3. Improving corporate real estate management
Corporate real estate leaders are increasingly relying on proptech to plan and manage buildings while providing a better tenant experience. Artificial intelligence enhances these solutions, transforming data into real-time models leaders can use to more accurately predict certain scenarios.
This can help them understand the implications of choosing a certain site over another as they plan office relocations or new construction, for instance. AI can use certain criteria, such as available labor, transportation, and tax incentives, to help CRE leaders rank sites they are considering so they can find the best option faster and more objectively.
It can also give them a better understanding of how tenants use space so they can make adjustments in real time.
Autonomous floor cleaners, or Auto-C machines, use sensors to navigate a pre-programmed path to make facilities maintenance teams more efficient. The cleaners are also connected to the cloud, allowing owners to easily access space utilization data, operation alerts, and analytics reports the machines generate.
These floor cleaners can clean and disinfect large spaces, freeing up facilities teams for more strategic tasks like maintaining building systems and capital planning.
Artificial intelligence in the workplace is also enabling them to shift toward more predictive maintenance. With Internet of Things (IoT) sensors, they can establish baselines for asset performance indicators (such as vibration, temperature and sound) and determine upper and lower limits for each. Following these initial measurements, sensors continue to collect data about the asset’s utilization and transmit it to AI-enabled software.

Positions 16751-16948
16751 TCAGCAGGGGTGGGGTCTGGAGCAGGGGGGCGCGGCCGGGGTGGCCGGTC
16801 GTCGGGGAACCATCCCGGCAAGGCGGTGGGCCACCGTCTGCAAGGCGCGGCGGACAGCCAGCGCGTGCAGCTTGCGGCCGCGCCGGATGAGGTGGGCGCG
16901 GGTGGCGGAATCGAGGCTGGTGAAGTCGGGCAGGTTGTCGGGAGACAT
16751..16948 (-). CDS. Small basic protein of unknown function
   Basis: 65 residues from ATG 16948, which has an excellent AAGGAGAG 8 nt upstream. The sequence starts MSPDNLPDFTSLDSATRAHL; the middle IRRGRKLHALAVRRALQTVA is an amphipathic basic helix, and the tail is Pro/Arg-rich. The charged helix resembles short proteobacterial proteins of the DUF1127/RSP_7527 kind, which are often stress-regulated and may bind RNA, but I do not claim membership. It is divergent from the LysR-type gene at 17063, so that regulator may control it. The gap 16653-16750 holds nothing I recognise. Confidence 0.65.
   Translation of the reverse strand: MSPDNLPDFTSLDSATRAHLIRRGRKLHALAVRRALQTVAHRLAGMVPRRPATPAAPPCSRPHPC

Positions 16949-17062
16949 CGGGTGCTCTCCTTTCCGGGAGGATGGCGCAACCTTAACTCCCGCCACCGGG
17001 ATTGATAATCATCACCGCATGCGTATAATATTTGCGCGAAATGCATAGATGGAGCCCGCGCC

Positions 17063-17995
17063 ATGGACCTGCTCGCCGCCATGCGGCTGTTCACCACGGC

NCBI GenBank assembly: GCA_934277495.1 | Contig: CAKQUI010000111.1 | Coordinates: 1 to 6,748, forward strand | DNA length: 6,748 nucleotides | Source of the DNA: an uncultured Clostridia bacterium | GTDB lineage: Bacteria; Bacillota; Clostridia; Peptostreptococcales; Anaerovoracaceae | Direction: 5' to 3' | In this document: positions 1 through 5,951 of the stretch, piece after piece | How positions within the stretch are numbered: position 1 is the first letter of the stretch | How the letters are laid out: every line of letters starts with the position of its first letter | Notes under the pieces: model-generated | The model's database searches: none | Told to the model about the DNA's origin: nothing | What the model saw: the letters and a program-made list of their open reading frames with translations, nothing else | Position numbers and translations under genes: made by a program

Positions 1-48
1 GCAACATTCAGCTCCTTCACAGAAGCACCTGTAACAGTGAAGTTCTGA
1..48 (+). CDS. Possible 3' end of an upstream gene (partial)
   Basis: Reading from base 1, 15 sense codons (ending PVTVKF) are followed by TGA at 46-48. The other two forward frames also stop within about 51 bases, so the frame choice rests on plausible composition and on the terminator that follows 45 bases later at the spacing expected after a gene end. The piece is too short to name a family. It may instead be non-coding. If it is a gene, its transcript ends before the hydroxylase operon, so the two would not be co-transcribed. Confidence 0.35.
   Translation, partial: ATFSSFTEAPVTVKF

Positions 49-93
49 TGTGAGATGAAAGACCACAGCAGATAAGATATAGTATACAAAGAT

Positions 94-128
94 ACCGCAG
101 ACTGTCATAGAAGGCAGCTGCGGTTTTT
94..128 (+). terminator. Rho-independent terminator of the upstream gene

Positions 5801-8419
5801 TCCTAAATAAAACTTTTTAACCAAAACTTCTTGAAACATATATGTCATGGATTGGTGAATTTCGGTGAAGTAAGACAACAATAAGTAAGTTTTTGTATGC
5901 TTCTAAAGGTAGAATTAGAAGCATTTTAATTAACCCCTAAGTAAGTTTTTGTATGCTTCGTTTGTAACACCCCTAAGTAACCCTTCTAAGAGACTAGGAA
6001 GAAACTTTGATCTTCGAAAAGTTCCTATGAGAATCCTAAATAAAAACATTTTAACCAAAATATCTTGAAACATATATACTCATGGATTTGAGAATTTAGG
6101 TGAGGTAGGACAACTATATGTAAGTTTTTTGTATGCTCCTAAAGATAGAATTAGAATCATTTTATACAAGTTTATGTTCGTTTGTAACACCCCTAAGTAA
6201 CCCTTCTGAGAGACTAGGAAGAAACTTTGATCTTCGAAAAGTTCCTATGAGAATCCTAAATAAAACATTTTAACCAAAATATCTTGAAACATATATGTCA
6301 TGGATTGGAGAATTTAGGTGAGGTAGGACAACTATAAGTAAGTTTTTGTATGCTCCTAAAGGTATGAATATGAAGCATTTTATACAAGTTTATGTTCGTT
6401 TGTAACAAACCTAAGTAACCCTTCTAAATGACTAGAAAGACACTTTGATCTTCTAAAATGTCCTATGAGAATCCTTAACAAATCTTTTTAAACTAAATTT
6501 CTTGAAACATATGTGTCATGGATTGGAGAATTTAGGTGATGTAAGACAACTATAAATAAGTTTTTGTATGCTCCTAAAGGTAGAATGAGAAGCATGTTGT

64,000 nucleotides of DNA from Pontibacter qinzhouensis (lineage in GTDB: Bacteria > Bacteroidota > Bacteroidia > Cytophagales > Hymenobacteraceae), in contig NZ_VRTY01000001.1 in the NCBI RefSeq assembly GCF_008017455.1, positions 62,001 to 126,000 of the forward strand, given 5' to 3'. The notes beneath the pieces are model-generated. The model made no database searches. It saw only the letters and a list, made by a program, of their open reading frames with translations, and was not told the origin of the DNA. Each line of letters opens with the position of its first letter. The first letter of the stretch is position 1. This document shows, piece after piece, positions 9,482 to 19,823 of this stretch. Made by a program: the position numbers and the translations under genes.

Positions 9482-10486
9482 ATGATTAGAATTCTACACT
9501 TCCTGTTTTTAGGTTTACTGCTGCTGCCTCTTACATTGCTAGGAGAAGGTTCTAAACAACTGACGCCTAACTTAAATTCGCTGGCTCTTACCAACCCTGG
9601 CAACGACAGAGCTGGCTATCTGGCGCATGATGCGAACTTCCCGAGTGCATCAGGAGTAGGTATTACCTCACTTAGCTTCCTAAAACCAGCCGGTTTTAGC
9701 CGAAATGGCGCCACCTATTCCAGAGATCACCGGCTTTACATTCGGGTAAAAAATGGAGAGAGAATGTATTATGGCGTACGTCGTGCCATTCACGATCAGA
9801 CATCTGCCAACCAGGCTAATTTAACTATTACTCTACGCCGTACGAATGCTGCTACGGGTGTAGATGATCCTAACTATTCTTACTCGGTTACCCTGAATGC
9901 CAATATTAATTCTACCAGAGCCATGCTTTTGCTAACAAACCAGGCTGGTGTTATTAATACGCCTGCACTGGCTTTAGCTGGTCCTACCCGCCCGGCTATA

The software uses current performance data along with historical data to ensure the asset is functioning properly and informs the facilities team when an asset is heading towards failure so it can be serviced before there’s an issue.
5. Enhancing collaboration in the digital workplace
Many organizations are just beginning to fully embrace a hybrid workplace where employees seamlessly collaborate in person and virtually. Artificial intelligence can enhance nearly every job function, helping HR professionals find the right candidates faster to helping marketing professionals optimize advertising budgets.
When everyone has access to these tools, they can work together to make better decisions faster.
In a survey of 2,000 managers by Boston Consulting Group and MIT, 59% of those who used artificial intelligence in the workplace reported better collaboration. Additionally, 78% saw improvements in efficiency and decision-making.
How will artificial intelligence in the workplace impact your employees?
Artificial intelligence in the workplace is already changing the nature of work. Research by the World Economic Forum shows we’ll see 75 million jobs disappearing over the next two years but 133 million new jobs emerging in key sectors—including jobs for data analysts, AI and machine learning specialists, software developers, and digital transformation specialists.